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Publisher's Summary

History is littered with examples of tyrants, hopelessly out of touch with the plight of the commoners, ruthlessly pursuing their own ambitions or hedonistic whims. But Caesar was a different kind of leader. Despite some bad press, in fact he never saw himself as above the average Roman citizen. Although he certainly knew he was an extraordinary human being, he also regarded himself as fundamentally one of the people, and acted like it. In his life and in his career, he created a new paradigm of leadership, and along the way, created the path to success for any leader in a complex organization.
In a book that Doris Kearns Goodwin has called "brilliantly crafted to draw leadership lessons from history", Philip Barlag uses dramatic and colorful incidents from Caesar's career to illustrate what modern leaders can learn from him. Central to Barlag's argument is the distinction between power and force. When leading his own organization, Caesar never used brute force to motivate his followers. Time and again he exercised a power rooted in his demonstrated personal integrity and his essentially egalitarian relationship with the Romans. People followed him because they wanted to, not because they were compelled to. Over 2,000 years after Caesar's death, this is still the kind of loyalty every leader wants to inspire. Barlag shows how anyone can lead like Caesar.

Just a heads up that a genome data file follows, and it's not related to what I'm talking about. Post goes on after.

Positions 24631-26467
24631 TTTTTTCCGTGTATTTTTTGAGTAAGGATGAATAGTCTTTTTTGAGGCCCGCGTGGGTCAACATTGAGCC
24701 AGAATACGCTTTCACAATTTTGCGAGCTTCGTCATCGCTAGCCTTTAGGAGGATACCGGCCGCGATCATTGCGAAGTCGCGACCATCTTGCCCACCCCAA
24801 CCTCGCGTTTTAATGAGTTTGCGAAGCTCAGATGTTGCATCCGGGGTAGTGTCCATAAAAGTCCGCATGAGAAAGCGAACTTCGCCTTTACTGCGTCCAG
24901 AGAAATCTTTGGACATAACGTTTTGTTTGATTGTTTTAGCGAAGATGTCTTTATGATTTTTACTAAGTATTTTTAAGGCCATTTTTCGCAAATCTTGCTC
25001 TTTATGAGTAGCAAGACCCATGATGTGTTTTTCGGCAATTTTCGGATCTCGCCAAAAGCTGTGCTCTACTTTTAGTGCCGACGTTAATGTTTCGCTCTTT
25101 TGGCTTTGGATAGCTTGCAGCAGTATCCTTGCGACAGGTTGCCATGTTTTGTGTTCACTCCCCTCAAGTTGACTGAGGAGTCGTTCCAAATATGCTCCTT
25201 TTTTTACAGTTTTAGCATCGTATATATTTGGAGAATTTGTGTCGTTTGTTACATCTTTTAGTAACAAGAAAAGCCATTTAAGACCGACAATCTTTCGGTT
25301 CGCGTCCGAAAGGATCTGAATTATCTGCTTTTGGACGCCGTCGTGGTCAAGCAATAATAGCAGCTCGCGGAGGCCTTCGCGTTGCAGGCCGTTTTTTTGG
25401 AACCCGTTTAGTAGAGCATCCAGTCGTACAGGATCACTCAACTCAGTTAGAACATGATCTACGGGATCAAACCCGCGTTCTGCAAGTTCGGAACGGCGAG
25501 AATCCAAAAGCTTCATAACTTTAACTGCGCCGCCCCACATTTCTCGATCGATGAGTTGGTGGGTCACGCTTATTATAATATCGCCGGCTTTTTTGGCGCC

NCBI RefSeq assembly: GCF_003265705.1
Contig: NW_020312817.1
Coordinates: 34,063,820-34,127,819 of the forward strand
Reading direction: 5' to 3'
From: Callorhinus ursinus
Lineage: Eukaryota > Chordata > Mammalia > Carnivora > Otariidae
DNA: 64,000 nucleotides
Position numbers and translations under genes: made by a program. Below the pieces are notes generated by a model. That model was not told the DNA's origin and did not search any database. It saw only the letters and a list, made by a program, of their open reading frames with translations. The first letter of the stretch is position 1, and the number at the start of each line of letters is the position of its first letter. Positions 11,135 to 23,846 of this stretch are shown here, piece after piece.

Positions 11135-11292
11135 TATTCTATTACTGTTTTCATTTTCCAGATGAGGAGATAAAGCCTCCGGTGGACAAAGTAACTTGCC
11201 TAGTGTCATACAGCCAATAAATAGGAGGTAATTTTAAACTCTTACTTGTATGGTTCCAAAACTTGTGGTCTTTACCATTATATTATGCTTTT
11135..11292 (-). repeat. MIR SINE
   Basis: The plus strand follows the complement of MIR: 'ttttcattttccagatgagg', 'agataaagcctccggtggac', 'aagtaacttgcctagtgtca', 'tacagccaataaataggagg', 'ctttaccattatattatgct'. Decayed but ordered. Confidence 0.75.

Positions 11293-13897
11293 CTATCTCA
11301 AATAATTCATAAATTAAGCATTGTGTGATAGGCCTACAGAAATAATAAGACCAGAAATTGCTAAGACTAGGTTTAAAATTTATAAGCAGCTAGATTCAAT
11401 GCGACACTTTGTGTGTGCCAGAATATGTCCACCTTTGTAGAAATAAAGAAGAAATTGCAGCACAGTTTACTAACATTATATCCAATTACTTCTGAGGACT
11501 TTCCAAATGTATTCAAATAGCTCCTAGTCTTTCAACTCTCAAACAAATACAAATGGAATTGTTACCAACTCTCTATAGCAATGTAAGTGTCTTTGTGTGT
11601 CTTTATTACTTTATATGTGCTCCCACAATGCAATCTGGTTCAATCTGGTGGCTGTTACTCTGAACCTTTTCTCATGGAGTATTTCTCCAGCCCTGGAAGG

©2016 Phillip Barlag (P)2016 Phillip Barlag
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Customer Reviews

Most Helpful

By Evans on 07-14-17

Very concise

This book discusses historical vignettes then describes what can be extrapolated. It is enjoyable and thought-provoking.

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By Michael Stango on 01-26-17

pragmatic & insightful read of a timeless leader!

What made the experience of listening to The Leadership Genius of Julius Caesar the most enjoyable?

Barlag's ability to connect the dots and interpret historical events makes you feel like you have unprecedented access into Julius Caesar's thought process as he makes monumental decisions. At every turn in Caesar's meteoric rise to power, we see his unconventional actions, wisdom and patience to inspire others, garner influence and affect significant change -- all applicable to today's aspiring business leaders.

What other book might you compare The Leadership Genius of Julius Caesar to and why?

Good to Great by Jim Collins<br/>Mastering the Challenge of Leading Change by James Dallas

Was this a book you wanted to listen to all in one sitting?

Yes!

Any additional comments?

A tremendous book and very quick read which you can personally put into action to be a better leader in any organization today.

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